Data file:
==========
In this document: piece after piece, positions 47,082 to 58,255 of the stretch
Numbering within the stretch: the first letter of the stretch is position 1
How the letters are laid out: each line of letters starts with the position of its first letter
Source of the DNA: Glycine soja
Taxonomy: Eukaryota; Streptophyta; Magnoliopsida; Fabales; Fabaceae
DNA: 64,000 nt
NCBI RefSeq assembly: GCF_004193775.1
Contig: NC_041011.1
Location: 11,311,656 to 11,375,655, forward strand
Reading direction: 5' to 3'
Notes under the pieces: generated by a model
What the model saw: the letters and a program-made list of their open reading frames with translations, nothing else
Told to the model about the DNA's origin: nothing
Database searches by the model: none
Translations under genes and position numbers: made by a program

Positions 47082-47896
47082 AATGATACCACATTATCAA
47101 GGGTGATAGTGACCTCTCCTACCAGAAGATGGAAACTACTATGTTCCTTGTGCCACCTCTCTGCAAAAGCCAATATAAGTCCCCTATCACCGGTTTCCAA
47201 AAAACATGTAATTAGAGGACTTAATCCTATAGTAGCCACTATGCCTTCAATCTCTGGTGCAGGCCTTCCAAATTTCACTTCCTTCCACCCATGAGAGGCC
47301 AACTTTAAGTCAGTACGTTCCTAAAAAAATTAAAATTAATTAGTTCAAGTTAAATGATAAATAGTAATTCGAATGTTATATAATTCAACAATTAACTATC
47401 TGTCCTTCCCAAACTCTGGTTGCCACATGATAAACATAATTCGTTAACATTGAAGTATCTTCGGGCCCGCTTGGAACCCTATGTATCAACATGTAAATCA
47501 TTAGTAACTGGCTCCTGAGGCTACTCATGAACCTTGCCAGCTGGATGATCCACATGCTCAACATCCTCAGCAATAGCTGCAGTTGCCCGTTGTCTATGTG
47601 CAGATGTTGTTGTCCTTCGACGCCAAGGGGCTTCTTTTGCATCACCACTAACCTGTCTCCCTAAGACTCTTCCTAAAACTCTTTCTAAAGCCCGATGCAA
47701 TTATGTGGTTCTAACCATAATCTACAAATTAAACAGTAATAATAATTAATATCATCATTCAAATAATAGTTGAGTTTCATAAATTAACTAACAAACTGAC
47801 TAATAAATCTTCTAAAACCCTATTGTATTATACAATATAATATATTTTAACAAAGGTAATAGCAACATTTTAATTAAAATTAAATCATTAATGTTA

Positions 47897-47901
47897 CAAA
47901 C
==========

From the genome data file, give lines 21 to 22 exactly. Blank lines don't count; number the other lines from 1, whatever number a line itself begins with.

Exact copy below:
47401 TGTCCTTCCCAAACTCTGGTTGCCACATGATAAACATAATTCGTTAACATTGAAGTATCTTCGGGCCCGCTTGGAACCCTATGTATCAACATGTAAATCA
47501 TTAGTAACTGGCTCCTGAGGCTACTCATGAACCTTGCCAGCTGGATGATCCACATGCTCAACATCCTCAGCAATAGCTGCAGTTGCCCGTTGTCTATGTG